Choosing a 2021-22 Common App Essay Prompt

The Common App’s essay prompts play a vital role in your application profile to elite colleges and universities. The personal statement provides a space for students to showcase who they are beyond their academics and test scores. Students who are able to convey something unique about themselves or shed light on an interesting aspect of their identity through their writing gain a coveted advantage in admissions. The Common App prompts for 2021-22 remain the same as the last admissions cycle, with one exception: the option about solving a problem has been removed. In its place, the Common App has added the following question: “Reflect on something that someone has done for you that has made you happy or thankful in a surprising way. How has this gratitude affected or motivated you?”. The Common App hopes that this question on gratitude and kindness will inspire students to think of something positive and heartfelt in their lives during these difficult times. When tasked with writing their personal statement, students tend to have two questions: “Which Common App prompt should I choose?” and “How do I respond to the Common App prompt?”. These questions are undeniably important but the answers to them depend on who you are and your personal and academic journey. However, there are some general tips you can follow on how to choose your personal statement prompt. Similarly, there are definitely some do’s and don’ts when responding to the prompt you have chosen. In this blog, we will take a look at how to choose and respond to the Common App prompt.

2021-22 Common App Prompts

  1. Some students have a background, identity, interest, or talent that is so meaningful they believe their application would be incomplete without it. If this sounds like you, then please share your story.
  2. The lessons we take from obstacles we encounter can be fundamental to later success. Recount a time when you faced a challenge, setback, or failure. How did it affect you, and what did you learn from the experience?
  3. Reflect on a time when you questioned or challenged a belief or idea. What prompted your thinking? What was the outcome?
  4. Reflect on something that someone has done for you that has made you happy or thankful in a surprising way. How has this gratitude affected or motivated you?
  5. Discuss an accomplishment, event, or realization that sparked a period of personal growth and a new understanding of yourself or others.
  6. Describe a topic, idea, or concept you find so engaging that it makes you lose all track of time. Why does it captivate you? What or who do you turn to when you want to learn more?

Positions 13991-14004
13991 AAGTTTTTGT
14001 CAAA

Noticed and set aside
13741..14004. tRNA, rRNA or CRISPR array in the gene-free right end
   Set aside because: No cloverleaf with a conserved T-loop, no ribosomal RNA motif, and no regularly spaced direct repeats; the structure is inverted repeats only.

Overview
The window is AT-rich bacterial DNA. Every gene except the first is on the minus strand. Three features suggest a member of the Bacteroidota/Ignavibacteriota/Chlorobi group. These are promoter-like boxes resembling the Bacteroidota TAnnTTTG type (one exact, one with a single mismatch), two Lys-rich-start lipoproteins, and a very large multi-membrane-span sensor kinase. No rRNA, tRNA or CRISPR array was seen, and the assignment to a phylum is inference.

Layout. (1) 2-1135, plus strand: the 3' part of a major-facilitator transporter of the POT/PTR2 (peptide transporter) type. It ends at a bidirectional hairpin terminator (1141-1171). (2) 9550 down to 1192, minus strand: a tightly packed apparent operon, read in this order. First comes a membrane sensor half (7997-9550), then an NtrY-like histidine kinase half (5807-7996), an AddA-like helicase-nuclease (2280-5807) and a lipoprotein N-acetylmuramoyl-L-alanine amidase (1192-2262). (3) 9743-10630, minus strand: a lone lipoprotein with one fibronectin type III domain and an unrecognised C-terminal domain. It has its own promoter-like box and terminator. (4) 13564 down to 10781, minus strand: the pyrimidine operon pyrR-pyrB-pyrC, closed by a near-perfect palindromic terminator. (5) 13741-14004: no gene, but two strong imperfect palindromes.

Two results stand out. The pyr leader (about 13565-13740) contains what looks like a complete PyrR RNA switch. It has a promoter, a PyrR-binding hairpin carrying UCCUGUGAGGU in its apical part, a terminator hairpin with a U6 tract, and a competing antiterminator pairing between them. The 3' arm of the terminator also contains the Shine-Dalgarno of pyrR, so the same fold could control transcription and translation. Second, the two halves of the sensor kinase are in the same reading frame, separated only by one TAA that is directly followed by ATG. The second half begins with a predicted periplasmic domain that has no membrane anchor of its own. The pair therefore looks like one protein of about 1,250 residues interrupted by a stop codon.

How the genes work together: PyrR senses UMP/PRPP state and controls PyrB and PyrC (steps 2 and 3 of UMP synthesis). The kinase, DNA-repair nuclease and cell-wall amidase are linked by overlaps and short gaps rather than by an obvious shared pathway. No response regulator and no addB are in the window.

7. Share an essay on any topic of your choice. It can be one you’ve already written, one that responds to a different prompt, or one of your own design.

Choosing your Common App prompt

The most important thing to note about the Common App prompts is that they aim to get a sense of who you are. Colleges and universities want to get a better idea of your identity, what motivates you, and how you will fit into their community. They look at your personal statement for information, and if it is lacking, they will often struggle to find reasons to admit you. That is why we recommend that before you begin writing your personal statement, you should brainstorm the narrative you want to present to colleges. Create a mind map of your interests, pastimes, and passions. Write down a couple of impactful memories or events in your life and how they shaped who you are. Break down your identity into your background, way of thinking, actions and aspirations. Once this is done, look for commonalities and intersections between your identity, past experiences and current actions. Are you passionate about something because of a certain upbringing? Do you act a certain way because of a specific desire? Thinking critically about who you are will ensure you present an authentic and personalized narrative to colleges and help you stand out from generic applicants. With this information, picking a Common App prompt is a matter of identifying which prompt you want to write about the most. Many students will try to find the easiest prompt or force their writing to fit a prompt. Unfortunately, this usually makes for confusing or uninteresting reading. The truth is that when you write about something that genuinely speaks to you, your writing will be more personable and authentic. As we mentioned before, all the prompts aim to accomplish the same thing, so simply pick the one that fascinates you the most or applies to the idea you want to write about the best.

Responding to Common App prompt

Similar to choosing your prompt, there is no formula or template for responding to your essay prompt. However, there are some guidelines you should follow to ensure your essay is well written and impresses college admissions committees. Here are three do’s and three don’ts for writing your Common App essay: